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ASD-PFO Closure

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Atrial septal defects (ASD) and patent foramen ovales (PFO) are holes located in the wall of tissue between the two upper chambers of the heart. An ASD-PFO closure is a procedure used to repair and close these holes to reduce the risk for heart failure and other fatal heart conditions. An ASD-PFO closure can be safely performed at a hospital where you can be closely monitored and treated for potential complications.


What Is an ASD-PFO Closure?

An ASD-PFO closure can be performed using surgery or cardiac catheterization. Surgery can be done as open surgery or as minimally invasive surgery using smaller incisions. During surgery, heart surgeons make one or more incisions in the chest and use patches to close an ASD or PFO.

Cardiac catheterization is another minimally invasive way to close an ASD or PFO. With this procedure, a doctor inserts a long, thin catheter into a large blood vessel in the leg, arm, or groin, and guides it to the heart. A patch or plug is then inserted through the catheter and used to close and seal the hole.

Your doctor will work with you to choose the best method for ASD-PFO closure based on your general health and heart condition.


Who Needs an ASD-PFO Closure, When Do They Need It, and Why?

Many people who have an ASD or PFO don’t experience symptoms and may not know their condition exists. Over time, an ASD or PFO can lead to serious heart and lung damage when it becomes problematic and is left untreated. People who may need an ASD-PFO closure are those who begin experiencing symptoms such as fatigue, shortness of breath, heart palpitations, heart murmur, stroke, and swelling of the abdomen, legs, or feet.


Which Tests Do You Need Before an ASD-PFO Closure?

Before you have an ASD-PFO closure, your doctor may order a series of tests to confirm you need this treatment. Tests may include a chest X-ray, echocardiogram, electrocardiogram, MRI, CT scan, and cardiac catheterization. Cardiac catheterization can be used to diagnose and treat certain heart conditions like an ASD or PFO.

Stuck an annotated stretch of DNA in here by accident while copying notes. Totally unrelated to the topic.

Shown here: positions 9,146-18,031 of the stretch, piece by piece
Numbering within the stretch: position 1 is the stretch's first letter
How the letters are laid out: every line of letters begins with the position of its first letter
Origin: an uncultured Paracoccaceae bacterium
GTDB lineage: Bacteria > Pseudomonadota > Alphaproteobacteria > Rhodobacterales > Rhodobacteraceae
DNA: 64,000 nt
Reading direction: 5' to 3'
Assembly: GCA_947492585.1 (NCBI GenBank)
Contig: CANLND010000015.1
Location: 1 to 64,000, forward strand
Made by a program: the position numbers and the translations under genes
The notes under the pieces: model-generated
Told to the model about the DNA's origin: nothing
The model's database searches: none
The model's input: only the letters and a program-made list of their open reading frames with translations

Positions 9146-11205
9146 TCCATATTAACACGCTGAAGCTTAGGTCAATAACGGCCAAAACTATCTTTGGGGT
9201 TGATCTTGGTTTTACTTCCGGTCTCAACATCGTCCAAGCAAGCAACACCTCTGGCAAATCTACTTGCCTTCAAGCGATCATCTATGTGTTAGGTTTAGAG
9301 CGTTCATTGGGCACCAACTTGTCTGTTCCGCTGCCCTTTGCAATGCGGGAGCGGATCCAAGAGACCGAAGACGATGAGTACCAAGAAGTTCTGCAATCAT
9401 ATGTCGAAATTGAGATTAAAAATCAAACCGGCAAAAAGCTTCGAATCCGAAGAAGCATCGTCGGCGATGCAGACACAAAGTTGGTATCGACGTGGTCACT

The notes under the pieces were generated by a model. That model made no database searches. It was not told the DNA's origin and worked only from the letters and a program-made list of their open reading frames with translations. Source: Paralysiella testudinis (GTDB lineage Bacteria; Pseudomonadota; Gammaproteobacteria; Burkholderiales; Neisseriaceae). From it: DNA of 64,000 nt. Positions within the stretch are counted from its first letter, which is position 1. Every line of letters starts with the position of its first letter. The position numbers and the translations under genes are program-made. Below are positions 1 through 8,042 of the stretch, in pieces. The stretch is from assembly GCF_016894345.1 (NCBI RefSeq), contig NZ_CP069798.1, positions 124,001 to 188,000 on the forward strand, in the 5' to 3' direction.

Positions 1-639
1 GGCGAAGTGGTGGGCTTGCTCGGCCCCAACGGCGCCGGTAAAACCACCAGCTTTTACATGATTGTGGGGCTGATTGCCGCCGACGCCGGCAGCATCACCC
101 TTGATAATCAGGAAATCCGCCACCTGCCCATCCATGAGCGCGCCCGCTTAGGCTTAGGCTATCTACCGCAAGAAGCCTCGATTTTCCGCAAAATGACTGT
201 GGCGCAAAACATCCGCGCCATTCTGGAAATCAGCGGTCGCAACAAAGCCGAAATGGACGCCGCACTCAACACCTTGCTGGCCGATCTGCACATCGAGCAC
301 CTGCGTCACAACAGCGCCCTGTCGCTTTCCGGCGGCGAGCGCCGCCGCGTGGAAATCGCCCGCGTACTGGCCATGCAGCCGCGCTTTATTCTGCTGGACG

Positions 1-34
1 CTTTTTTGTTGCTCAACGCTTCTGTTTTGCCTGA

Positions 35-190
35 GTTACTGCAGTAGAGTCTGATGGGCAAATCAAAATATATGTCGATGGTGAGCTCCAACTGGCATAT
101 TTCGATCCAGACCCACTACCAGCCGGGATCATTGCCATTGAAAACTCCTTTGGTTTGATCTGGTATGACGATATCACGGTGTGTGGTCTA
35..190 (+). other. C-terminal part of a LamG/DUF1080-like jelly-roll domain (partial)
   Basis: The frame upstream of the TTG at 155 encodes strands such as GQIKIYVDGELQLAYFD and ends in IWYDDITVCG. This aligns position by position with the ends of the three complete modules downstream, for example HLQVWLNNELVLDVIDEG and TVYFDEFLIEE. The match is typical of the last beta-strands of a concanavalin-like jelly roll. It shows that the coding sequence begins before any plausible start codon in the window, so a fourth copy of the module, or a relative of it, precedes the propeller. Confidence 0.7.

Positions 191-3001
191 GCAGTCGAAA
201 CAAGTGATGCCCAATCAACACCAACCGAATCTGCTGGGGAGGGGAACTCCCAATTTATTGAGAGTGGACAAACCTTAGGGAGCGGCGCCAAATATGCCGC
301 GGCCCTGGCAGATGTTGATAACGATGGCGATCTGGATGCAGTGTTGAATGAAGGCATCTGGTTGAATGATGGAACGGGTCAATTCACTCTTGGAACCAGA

Which Tests Do You Need After an ASD-PFO Closure?

After an ASD-PFO closure, your doctor may perform routine echocardiograms to confirm the hole stays closed. An echocardiogram is the most common way to diagnose an ASD and uses sound waves to produce a video image of your heart. This test allows your doctor to examine your heart and its pumping strength and to check for signs of heart defects.


How Do You Prepare for an ASD-PFO Closure?

Your doctor will give you detailed instructions that will help you prepare for your ASD-PFO closure. You may be asked not to eat or drink for several hours before your procedure, and to make a list of all medicines and medications you’re currently using — including vitamins and herbal supplements. Your doctor will also ask you about known allergies to iodine, latex, rubber, and contrast dye.


What Happens During the ASD-PFO Closure Procedure?

Surgery to repair an ASD or PFO is typically performed under general anesthesia. Your doctor will make one long incision in your chest for open surgery, or a series of tiny incisions for minimally invasive surgery. Your surgeon then inserts one or more patches inside an incision to close the hole.

Cardiac catheterization is typically performed under local anesthesia. Your doctor makes a tiny incision on your arm, leg, or groin and inserts a catheter through your skin and into a blood vessel. Then, your doctor uses imaging technology to guide the catheter to your heart and close the hole using a mesh plug or patch. Following the procedure, heart tissue grows around the mesh plug to permanently close and seal the hole.


What Happens After an ASD-PFO Closure?

After an ASD-PFO closure, you will visit your doctor regularly to confirm the hole stays closed. Follow-up exams usually take place once every year and often include an echocardiogram test.

CareCube offers primary care and cardiovascular services designed to help you maintain good heart health. Contact us today to request an appointment and begin the treatment process.